90 Miles From Tyranny : How To Replace Howard Zinn’s Communist Account Of U.S. History For American Kids

Wednesday, August 28, 2019

How To Replace Howard Zinn’s Communist Account Of U.S. History For American Kids

Americans' affections for and knowledge of their country need to be fed. The lovely new history 'Land of Hope' does so. Another new book, 'Debunking Howard Zinn,' provides medicine to those food cannot restore.
The perfect companion accompanied my family’s trip West this summer in the modern covered wagon: A new, single-volume book of U.S. history. As our RV motored across the plains, I read of how they were discovered and settled. I looked across the prairies, the badlands, and the mountains and imagined myself coming in an ox-drawn cart instead of a motor vehicle with a gas stove and bathroom.

“Land of Hope: An Invitation to the Great American Story,” by University of Oklahoma historian Wilfred McClay, is extremely readable. It’s written in a conversational but not casual tone, and thus approachable to readers from around age ten onward (if the ten-year-old is accustomed to reading large books like “The Lord of the Rings,” as mine is). An attractive writing style may be its first virtue, because an open door is required for people to enter.

A second virtue is the book’s brevity. To be sure, it is a large and somewhat heavy volume, of 429 pages not including the end material. But that is not too much gas for racing across approximately 500 years of history. I found myself constantly wishing to hear more about the people and ideas in the book, and sad but understanding to instead be whisked away to the next set. Thankfully, McClay provides an extensive “additional reading” list to help satisfy a problem inherent to writing a one-volume overview of American history.

Considering a new book of American history requires, however, more than structural basics like these. Context is extremely pertinent. “Land of Hope” is published in a year in which hatred of America seems bigger than ever.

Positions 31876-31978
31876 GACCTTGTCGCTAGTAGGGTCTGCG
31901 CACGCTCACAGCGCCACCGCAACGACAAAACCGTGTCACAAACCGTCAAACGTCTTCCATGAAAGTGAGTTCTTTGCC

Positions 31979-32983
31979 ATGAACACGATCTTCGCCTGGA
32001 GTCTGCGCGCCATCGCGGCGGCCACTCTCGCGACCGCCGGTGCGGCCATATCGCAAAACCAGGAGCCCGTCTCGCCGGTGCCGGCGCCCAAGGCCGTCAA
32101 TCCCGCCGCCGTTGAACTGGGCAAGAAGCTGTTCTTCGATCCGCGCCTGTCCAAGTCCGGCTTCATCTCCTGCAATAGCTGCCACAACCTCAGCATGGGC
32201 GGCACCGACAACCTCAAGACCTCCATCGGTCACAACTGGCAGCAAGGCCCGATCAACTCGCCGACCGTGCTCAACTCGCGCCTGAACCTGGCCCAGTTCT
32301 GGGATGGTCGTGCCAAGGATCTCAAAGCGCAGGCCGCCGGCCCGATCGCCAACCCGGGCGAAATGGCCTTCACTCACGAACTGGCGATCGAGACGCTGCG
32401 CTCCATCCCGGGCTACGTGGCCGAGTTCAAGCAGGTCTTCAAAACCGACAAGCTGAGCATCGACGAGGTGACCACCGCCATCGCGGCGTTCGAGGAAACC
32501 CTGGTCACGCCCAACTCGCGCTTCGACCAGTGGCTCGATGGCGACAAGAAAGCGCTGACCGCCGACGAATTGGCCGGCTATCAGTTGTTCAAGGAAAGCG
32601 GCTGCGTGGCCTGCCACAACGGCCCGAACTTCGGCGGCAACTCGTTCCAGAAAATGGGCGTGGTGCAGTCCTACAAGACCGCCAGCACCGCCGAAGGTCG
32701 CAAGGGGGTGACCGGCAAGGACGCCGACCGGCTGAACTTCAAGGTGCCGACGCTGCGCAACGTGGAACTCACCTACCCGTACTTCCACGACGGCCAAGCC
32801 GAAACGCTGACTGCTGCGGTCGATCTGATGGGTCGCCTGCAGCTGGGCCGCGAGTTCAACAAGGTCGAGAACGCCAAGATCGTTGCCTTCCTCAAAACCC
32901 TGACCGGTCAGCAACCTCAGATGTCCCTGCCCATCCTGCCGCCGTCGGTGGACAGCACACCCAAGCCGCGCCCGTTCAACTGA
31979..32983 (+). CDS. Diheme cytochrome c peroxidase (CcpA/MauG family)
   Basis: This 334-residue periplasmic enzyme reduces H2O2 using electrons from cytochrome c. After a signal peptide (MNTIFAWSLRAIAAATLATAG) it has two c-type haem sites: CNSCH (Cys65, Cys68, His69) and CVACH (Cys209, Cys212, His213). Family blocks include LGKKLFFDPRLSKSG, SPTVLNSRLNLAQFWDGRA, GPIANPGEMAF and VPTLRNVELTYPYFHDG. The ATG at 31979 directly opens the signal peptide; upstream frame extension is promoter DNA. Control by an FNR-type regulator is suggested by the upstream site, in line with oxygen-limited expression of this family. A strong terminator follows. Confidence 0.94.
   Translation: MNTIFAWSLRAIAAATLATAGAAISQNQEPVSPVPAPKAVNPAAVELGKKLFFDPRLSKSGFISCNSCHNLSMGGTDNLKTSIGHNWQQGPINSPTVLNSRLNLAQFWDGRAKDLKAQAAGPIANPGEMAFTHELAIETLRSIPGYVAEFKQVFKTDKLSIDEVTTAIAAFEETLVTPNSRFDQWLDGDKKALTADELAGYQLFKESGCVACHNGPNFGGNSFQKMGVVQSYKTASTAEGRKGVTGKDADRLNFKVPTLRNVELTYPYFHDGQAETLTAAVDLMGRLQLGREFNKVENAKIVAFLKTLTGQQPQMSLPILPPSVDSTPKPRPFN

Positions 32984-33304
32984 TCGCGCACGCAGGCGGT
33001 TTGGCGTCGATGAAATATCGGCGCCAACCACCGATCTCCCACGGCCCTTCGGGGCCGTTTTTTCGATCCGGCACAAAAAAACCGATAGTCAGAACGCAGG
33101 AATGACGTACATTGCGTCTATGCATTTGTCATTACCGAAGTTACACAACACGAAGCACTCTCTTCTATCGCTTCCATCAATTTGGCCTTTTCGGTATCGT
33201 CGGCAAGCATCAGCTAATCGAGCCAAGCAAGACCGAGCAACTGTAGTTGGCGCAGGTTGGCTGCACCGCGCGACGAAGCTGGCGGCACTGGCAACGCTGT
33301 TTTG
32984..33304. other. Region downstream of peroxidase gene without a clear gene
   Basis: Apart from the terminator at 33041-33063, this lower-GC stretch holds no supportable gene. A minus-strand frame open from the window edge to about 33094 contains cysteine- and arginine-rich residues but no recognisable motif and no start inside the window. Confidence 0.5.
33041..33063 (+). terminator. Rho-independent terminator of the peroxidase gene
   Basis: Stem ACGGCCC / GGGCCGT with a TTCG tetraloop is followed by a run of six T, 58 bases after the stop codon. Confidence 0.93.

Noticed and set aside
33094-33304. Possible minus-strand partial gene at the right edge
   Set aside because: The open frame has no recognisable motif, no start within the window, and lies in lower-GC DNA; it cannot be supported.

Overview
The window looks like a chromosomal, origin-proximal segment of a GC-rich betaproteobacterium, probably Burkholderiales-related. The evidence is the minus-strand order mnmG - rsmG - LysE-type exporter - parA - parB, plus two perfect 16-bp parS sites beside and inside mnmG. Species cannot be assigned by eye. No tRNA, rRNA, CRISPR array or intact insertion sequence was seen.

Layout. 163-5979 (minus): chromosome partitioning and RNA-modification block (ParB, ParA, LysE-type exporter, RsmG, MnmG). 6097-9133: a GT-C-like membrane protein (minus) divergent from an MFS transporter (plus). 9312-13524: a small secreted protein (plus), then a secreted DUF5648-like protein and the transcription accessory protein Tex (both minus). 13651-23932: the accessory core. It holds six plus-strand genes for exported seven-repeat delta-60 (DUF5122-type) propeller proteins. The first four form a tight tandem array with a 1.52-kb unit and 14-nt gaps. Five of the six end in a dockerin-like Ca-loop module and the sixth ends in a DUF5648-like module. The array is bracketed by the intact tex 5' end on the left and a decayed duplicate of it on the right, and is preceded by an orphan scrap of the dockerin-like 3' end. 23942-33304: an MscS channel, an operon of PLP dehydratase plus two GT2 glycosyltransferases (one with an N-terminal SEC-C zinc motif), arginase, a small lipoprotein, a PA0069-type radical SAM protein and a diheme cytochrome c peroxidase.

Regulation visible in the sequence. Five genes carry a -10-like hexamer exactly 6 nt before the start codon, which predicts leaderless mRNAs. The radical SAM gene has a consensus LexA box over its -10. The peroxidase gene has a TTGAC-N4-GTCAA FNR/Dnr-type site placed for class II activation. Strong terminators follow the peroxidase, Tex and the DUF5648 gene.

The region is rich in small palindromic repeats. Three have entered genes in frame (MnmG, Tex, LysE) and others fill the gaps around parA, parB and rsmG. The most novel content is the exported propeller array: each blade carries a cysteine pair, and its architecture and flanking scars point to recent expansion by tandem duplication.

To take a recent and prominent example, The New York Times, once the United States’ paper of record, has newly released the “1619 Project,” named after the year in which African slaves first arrived on American shores. The project purports to be a work of history: “aim[ing] to reframe the country’s history, understanding 1619 as our true founding, and placing the consequences of slavery and the contributions of black Americans at the very center of the story we tell ourselves about who we are.”

But it is better described as anti-history propaganda. To take just one demonstration of this, its premise and name fully ignores that Native Americans frequently enslaved each other on this continent long before Europeans arrived. It also sidelines the fact that most of the African slaves brought to the Americas were sold by...

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1 comment:

Spin said...

1619 fist salve owner in the Americas was a BLACK MAN. It was actually an indentured servant relationship and when the 7 year time frame had passed. The BLACK MAN sued to have the indentured servant returned to him as a life long servant and WON. Creating the first government appointed slave in America upheld by the courts. I'm sure the Paper of Record will rewrite this little historical point.